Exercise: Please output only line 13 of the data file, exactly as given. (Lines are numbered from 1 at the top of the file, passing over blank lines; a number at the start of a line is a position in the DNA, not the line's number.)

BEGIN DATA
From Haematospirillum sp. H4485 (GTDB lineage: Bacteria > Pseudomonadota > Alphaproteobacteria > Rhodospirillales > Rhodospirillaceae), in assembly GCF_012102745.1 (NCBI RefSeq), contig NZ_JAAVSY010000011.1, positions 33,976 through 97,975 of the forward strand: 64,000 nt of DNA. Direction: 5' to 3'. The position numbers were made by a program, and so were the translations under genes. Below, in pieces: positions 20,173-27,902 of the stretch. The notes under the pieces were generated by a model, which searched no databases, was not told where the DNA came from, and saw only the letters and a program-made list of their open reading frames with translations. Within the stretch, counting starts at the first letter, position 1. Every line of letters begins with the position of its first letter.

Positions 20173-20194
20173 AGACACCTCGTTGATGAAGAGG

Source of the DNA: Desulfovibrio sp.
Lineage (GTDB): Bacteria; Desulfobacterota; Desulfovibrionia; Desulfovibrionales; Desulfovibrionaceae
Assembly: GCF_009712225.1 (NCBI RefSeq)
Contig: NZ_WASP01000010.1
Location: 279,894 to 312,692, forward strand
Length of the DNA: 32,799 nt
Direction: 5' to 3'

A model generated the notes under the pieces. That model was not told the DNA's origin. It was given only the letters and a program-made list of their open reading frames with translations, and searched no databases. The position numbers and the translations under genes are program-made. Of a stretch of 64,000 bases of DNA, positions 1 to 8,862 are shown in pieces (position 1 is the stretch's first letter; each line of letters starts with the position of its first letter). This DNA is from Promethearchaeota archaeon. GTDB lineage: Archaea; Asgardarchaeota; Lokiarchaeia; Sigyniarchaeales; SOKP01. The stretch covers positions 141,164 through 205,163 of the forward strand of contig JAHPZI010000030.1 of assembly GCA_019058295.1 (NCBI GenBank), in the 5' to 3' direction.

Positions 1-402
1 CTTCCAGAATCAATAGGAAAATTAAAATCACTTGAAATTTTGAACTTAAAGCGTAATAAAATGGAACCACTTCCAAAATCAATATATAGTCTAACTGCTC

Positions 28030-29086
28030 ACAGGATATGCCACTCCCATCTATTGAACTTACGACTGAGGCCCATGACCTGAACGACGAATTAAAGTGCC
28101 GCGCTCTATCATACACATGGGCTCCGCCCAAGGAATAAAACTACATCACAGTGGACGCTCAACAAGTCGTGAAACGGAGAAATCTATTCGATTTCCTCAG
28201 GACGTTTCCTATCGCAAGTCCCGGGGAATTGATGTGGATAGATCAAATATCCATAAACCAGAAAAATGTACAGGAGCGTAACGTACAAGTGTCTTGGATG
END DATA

1 CTTCCAGAATCAATAGGAAAATTAAAATCACTTGAAATTTTGAACTTAAAGCGTAATAAAATGGAACCACTTCCAAAATCAATATATAGTCTAACTGCTC